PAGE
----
Corinne Arundell, BSN, RN, PCCN Will Whitaker, BSN, RN, PCCN 3 Anderson/ICCU Hospital-to-Home Team This research team will focus on exploring the contributing factors of hospital readmission within 30 days of discharge among patients with congestive heart failure. Current strategies to reduce these admission rates is one aspect that will be explored. The team hopes their research will inform additional intervention or management strategies to improve patient outcomes.
Jennifer MacDonald, BSN, RN, CCRN, CMC Brooke McLaughlin, BSN, RN, CCRN CICU Inpatient Glycemic Control Team This study will examine the post-operative glycemic management of patients with Type 2 diabetes in the ICU setting. The team will also compare patient outcomes including length of stay and the transition to home in their targeted population. Judith Swift, Diabetes Clinical Nurse Specialist, is facilitating this team.
Matthew Remer, BSN, RN Jennifer Whitaker, BSN, RN, CPN Pediatric Specialty Care Team Infusion pump therapy The focus of this project is optimizing the placement of PICC lines in pediatric patients with the goal of reducing the exposure to x-rays and improving workflow efficiency. Expecting that the amount of time that is required to validate line placement will be reduced, the team will also explore whether delays in medication administration are reduced.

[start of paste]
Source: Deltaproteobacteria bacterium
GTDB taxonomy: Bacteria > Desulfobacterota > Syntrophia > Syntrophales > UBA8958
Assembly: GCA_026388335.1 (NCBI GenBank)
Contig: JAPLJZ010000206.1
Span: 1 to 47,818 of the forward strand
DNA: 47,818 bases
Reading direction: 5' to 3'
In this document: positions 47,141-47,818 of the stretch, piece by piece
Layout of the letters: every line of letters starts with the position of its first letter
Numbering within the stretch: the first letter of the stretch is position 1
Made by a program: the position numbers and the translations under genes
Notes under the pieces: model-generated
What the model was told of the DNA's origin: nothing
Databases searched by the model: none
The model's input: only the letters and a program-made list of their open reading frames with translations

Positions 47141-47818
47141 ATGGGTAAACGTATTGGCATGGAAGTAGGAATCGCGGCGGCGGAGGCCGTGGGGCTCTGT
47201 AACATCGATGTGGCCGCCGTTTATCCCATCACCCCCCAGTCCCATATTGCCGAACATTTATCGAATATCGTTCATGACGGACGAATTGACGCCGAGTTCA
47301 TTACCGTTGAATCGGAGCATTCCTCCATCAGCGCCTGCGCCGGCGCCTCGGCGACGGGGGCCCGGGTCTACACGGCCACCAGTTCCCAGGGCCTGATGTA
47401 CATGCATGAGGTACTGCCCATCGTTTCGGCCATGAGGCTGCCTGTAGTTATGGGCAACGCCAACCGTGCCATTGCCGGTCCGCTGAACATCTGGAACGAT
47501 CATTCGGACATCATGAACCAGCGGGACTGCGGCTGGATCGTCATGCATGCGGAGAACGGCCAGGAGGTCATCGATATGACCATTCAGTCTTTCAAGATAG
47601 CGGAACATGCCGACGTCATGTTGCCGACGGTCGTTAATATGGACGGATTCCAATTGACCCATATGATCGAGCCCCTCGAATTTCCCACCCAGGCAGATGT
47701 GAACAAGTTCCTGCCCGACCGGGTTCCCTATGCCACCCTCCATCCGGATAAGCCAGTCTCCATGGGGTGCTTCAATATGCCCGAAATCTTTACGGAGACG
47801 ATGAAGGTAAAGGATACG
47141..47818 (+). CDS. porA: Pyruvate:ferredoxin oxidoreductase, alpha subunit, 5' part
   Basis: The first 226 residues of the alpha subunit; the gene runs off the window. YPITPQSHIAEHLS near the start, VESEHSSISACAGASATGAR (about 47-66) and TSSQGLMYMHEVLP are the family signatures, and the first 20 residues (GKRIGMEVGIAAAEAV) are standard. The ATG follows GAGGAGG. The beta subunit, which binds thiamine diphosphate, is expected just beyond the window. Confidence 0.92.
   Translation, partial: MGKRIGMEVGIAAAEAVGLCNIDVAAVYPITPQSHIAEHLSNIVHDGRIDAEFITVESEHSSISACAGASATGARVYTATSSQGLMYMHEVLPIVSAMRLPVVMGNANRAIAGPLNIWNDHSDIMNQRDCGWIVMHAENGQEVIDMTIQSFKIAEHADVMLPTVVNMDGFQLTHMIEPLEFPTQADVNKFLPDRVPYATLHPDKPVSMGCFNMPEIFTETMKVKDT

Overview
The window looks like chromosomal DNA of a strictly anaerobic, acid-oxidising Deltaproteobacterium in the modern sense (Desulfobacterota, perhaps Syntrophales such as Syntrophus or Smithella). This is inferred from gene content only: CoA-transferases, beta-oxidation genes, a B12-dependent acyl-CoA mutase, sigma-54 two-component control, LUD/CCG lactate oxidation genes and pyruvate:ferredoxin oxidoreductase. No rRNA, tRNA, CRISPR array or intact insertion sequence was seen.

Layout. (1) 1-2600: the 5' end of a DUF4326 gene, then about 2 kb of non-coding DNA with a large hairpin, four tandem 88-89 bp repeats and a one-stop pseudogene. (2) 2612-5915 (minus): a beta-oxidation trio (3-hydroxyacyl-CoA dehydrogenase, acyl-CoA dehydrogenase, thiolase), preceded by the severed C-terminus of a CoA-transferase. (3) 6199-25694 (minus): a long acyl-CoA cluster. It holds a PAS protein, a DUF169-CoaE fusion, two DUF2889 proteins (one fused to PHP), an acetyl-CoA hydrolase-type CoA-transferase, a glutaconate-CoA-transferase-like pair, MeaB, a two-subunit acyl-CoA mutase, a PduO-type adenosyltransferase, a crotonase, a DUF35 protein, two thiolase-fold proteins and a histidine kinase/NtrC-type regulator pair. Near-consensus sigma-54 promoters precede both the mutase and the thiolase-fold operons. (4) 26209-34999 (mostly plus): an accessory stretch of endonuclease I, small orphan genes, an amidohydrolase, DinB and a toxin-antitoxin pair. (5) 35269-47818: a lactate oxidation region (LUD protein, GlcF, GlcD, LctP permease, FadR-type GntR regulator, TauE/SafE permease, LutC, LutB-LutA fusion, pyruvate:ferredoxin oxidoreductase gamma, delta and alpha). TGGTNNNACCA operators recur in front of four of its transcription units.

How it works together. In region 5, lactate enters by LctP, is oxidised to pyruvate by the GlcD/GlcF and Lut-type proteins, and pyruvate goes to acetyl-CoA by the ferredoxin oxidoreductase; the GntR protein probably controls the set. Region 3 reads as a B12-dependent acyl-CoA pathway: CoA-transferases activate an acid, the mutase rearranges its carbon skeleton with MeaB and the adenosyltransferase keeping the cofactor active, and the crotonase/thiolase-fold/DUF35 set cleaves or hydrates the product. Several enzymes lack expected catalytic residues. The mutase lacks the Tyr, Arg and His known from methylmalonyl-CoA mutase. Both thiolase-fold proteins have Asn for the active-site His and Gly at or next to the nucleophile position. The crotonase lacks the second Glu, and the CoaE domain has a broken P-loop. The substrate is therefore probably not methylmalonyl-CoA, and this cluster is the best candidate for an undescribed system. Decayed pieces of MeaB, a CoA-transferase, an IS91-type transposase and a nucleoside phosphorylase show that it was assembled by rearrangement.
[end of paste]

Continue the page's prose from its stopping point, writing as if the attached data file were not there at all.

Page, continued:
First Quarter 2015
Past Recipients/Current Studies
Nicoleta Constantin, PhD, RN, CPN 6 Children’s Peripheral versus Central Line Serum Antibiotic levels in Cystic Fibrosis Patients Admitted on Pediatric Floors
Katherine Sabo, BSN, RN, CPHON, ATC 5 Children’s Assessing Nurses’ Compliance with the Central Line Maintenance Care Bundle on a Pediatric Hematology/Oncology and Pulmonary Unit
William Kanipe, BSN, RN, PCCN Intermediate Surgery Care Unit
Evaluating the efficacy and use of technology in achieving peripheral intravenous (PIV) access among nurses in an intermediate care environment
Holly Rabinovich, RN-BC 6 Bedtower Complications and Length of Time Peripheral IV Lasts: Med Lock Flushes vs. Continuous Fluid Infusion
First Quarter 2015
University Health Systems Consortium Update All new graduate nurses hired at UNC Medical Center are required to participate in the Nurse Residency Program, which follows the guidelines and curriculum developed by the University HealthSystems Consortium (UHC). The year-long program is designed to help new nurses transition from academia to practice starting as advanced beginners and enrolling into competent professionals who provide clinical leadership at the point of care. They are precepted and mentored by all levels of nursing staff and many other disciplines as they refine clinical skills, develop clinical decision-making abilities, and incorporate research-based evidence into their practice. The residency program consists of individual service line sessions initially focusing on clinical skill building, then monthly sessions focusing on professional roles with all service lines together.